The plumage in the two sexes of this species differs in a manner unusual in the family to which it belongs. The description given in all systematic works is applicable, as I ascertained by dissection, only to the old females; namely, back and breast black, with the feathers of the neck having a white central mark following the shaft,—tectrices, with a broad white band at extremity; thighs and part of the belly rufous-red; beak "ash gray," with cere and tarsi "Dutch orange."

MALE of smaller size than female: dark brown; with tail, pointed feathers of shoulders and base of primaries, pale rusty brown. On the breast, that part of each feather which is nearly white in the female, is pale brown: bill black, cere white, tarsi gray. As may be inferred from this description, the female is a much more beautiful bird than the male, and all the tints, both of the dark and pale colours, are much more strongly pronounced. From this circumstance, it was long before I would believe that the sexes were as here described. But the Spaniards, who are employed in hunting wild cattle, and who (like the aboriginal inhabitants of every country) are excellent practical observers, constantly assured me that the small birds with gray legs were the males of the larger ones with legs and cere of an orange colour, and thighs with rufous plumage.

The YOUNG MALE can only be distinguished from the adult bird by its beak not being so black, or cere so white; and likewise in a trifling difference of plumage, such as in the markings of the pointed feathers about the head and neck, being more like those of the female than of the old cock. One specimen, which I obtained at the Falkland Islands, I suppose is a one-year-old female; but its organs of generation were smooth: in size larger than the male; the tail dark brown, with the tip of each feather pale colour, instead of being almost black with a white band; under tail-coverts dark brown, instead of rufous; thighs only partly rufous, and chiefly on the inner sides; feathers on breast and shoulder like those of male, with part near shaft brown; those on back of head with white, like those of adult females. Beak, lower mandible gray, upper black and gray (in the old female the whole is pale gray); the edge of cere and the soles of the feet orange, instead of the whole of the cere, tarsi, and toes being thus coloured. The circumstance of the young birds of, at least, one year and a half old, as well as of the adult males, being brown coloured, will, I believe, alone account for the singular fewness of the individuals with rufous thighs, a fact which at first much surprised me.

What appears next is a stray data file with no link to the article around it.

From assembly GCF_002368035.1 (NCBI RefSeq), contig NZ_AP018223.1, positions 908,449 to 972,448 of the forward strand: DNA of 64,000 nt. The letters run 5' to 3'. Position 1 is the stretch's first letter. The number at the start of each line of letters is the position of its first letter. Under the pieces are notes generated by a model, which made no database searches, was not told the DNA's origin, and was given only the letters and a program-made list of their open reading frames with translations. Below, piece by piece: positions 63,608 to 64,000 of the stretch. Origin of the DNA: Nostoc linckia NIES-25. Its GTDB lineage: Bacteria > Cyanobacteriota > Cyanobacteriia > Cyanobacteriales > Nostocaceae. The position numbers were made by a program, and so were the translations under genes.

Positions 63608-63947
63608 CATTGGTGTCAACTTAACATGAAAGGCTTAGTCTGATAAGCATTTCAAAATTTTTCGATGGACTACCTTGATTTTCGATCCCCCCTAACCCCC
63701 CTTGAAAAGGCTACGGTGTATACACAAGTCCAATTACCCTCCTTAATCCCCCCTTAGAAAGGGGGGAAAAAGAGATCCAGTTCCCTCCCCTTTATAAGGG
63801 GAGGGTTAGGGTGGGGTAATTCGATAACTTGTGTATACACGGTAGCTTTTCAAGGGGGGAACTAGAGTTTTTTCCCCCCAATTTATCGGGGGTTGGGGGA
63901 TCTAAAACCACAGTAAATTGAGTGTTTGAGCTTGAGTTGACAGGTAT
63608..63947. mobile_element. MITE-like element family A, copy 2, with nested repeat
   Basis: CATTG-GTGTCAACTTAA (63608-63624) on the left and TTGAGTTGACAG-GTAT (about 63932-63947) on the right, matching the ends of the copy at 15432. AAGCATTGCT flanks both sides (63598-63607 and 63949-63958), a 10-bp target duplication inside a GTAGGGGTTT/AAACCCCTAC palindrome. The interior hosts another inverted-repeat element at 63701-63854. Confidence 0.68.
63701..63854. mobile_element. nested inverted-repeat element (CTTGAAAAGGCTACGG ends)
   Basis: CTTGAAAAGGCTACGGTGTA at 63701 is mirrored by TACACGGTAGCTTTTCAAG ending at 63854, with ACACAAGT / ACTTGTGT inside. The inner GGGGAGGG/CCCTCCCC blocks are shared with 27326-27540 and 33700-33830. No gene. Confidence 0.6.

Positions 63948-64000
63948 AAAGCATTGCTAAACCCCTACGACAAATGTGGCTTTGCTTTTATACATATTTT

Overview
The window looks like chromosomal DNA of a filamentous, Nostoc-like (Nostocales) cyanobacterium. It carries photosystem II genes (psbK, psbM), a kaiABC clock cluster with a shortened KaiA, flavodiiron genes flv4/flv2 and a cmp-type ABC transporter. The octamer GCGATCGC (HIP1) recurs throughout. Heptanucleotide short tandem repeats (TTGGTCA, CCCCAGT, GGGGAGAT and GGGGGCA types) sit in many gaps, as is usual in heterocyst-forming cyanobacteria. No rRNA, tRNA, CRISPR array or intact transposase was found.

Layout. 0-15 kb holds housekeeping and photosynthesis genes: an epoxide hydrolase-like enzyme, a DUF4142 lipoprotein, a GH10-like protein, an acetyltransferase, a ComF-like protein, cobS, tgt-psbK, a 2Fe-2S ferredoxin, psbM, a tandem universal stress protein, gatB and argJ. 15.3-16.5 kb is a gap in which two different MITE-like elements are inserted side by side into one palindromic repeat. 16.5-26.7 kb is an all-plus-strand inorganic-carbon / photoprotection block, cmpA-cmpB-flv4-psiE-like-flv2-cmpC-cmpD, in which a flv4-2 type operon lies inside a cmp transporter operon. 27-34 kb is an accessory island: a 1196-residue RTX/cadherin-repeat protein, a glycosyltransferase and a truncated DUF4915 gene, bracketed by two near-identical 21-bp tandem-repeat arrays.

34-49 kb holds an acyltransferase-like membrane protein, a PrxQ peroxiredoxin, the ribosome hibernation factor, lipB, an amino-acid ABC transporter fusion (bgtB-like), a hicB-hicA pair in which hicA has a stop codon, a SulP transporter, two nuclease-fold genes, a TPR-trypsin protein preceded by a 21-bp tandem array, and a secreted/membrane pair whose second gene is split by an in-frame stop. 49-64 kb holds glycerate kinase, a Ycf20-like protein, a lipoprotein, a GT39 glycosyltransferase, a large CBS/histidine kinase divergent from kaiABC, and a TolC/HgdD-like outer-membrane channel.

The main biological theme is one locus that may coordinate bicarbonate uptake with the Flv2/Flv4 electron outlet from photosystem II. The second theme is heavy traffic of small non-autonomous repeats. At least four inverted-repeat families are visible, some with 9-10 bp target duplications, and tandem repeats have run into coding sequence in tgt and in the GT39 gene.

The Milvago leucurus is exceedingly numerous at the Falkland Islands, and, as an old sealer who had long frequented these seas remarked to me, this Archipelago appears to be their metropolis. I was informed, by the same authority, that they are found on the Diego Ramirez Rocks, the Il Defonso islands, and on some others, but never on the mainland of Tierra del Fuego. This statement I can corroborate to a certain degree, since I never saw one in the southern part of

[BIRDS Pl. 1. Milvago albogularis]

Birds. Pl: 1.

Milvago albogularis.

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[BIRDS Pl. 2. Craxirex Galapagoensis]

Birds. Pl: 2.

Craxirex Galapagoensis.

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[BIRDS Pl. 3. Otus Galapagoensis]

Birds. Pl: 3.

Otus Galapagoensis.

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[BIRDS Pl. 4. Strix punctatissima]

Birds. Pl: 4.

Strix punctatissima.

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[BIRDS Pl. 5. Progne modestus]

Birds: Pl: 5.

Progne modestus.

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[BIRDS Pl. 6. Pyrocephalus parvirostris]

Birds. Pl: 6.

Pyrocephalus parvirostris.

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[BIRDS Pl. 7. Pyrocephalus nanus]

Birds: Pl: 7.

Pyrocephalus nanus.

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[BIRDS Pl. 8. Tyrannula magnirostris]

Birds: Pl: 8.

Tyrannula magnirostris.

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[BIRDS Pl. 9. Lichenops erythropterus]

Birds. Pl: 9.

Lichenops erythropterus.

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[BIRDS Pl. 10. Fluvicola Azarae]

Birds. Pl: 10.

Fluvicola Azaræ.

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[Continued in Birds Part 3 No. 2]

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Citation: John van Wyhe, editor. 2002-. The Complete Work of Charles Darwin Online. (